Redneck

[Edith -- I need a head for this that won't get me in trouble.]

Dear Word Detective:  My wife and I were discussing yesterday the history of the word “redneck.”  As a Texan, I’ve heard this word all my life, and just assumed it had to do with people working in the sun all day.  On a recent trip to Jackson, Mississippi, however, I was presented an alternate theory: the Old Capitol Museum there attributes the term to the red-tie wearing followers of an old politician there named Theodore G. Bilbo — the campaigners for Bilbo would wear white suits and red ties.  My Mississipian grandfather recalls Bilbo being a rabid racist.  A brief internet search revealed all kinds of other theories ranging from persecuted Presbyterians in Europe to coal miners in West Virginia.  Please Word Detective, help me get in touch with my redneck heritage. — Shane.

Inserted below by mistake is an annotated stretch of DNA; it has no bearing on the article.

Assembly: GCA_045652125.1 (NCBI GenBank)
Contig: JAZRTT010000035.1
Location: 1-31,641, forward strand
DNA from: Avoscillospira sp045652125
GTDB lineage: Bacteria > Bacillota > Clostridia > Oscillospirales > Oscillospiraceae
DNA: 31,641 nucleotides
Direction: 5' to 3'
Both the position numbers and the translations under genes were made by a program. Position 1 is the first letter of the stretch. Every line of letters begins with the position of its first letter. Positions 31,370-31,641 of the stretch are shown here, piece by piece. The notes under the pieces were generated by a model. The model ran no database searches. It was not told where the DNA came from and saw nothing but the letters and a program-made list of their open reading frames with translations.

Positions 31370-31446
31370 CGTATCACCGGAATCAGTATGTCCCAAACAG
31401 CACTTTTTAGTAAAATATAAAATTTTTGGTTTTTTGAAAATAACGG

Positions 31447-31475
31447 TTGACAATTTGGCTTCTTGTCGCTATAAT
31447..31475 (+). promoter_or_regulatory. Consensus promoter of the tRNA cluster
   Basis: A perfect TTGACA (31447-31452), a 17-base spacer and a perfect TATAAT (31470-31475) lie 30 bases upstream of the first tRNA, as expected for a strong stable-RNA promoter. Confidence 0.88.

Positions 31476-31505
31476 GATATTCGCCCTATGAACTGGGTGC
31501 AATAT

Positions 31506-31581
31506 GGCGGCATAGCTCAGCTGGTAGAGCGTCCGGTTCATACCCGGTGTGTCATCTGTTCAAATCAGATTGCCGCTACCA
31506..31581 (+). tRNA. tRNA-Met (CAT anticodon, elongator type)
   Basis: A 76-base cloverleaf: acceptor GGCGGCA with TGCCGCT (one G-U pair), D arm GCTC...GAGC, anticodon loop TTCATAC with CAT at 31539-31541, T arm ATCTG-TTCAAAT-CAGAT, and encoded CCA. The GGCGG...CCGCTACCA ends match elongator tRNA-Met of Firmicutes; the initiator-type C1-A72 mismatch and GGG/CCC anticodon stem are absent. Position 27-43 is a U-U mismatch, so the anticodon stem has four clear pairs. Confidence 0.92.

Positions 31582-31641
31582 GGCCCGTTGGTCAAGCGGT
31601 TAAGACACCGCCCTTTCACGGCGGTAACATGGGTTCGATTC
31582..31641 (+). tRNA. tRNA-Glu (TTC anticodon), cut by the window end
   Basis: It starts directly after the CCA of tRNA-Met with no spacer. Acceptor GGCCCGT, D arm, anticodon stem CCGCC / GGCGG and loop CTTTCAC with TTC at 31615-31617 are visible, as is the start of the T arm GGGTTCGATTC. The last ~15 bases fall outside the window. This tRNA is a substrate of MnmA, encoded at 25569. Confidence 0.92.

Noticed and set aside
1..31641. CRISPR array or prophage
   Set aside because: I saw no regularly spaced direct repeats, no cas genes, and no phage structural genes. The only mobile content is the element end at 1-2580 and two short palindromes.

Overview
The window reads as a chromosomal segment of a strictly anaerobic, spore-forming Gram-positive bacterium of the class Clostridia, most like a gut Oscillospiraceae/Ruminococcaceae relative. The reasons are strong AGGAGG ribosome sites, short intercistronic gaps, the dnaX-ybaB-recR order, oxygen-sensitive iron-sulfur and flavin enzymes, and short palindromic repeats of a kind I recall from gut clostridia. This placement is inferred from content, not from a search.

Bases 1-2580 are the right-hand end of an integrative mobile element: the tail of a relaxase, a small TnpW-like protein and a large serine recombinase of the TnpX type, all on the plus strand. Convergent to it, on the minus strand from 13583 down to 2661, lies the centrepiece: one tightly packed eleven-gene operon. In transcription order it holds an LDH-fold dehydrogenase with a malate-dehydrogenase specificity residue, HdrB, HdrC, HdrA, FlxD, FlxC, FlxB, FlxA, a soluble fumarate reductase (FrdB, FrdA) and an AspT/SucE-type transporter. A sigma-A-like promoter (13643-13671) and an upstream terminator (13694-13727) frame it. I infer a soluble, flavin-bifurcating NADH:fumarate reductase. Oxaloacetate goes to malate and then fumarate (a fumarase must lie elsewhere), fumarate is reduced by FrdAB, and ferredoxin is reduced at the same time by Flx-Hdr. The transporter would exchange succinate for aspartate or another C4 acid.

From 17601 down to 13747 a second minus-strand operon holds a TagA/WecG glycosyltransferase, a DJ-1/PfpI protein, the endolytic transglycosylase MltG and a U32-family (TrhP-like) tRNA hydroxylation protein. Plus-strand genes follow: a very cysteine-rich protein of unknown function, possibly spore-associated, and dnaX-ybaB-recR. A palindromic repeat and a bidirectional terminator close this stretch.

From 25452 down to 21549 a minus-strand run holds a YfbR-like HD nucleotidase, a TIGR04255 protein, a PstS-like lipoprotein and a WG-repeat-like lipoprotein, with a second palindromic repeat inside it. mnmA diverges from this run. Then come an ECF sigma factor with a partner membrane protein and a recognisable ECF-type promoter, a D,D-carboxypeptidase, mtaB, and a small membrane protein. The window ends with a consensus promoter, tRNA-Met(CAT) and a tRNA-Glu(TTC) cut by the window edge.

Good question, and now I get to type the word “Mississippi” a few times, which is almost as much fun as spelling it out loud.  It’s the only US state name that you can dance to.

First of all, I have to hand it to the folks at the Old Capitol Museum in Jackson for bringing up Theodore G. Bilbo (1877-1947) in their explanation of “redneck.”  If I were in their shoes, I’d be strongly tempted to deny the guy ever existed.  But Bilbo was indeed twice Governor of Mississippi, as well as a US Senator from that state for 17 years, and to call Bilbo, a longtime member of the Ku Klux Klan, a “rabid” racist is an understatement.  In any case, it’s possible that Bilbo’s supporters wore red ties, but the term “redneck” first appeared in print in the 1830s, quite a while before Bilbo slithered onto the stage of history.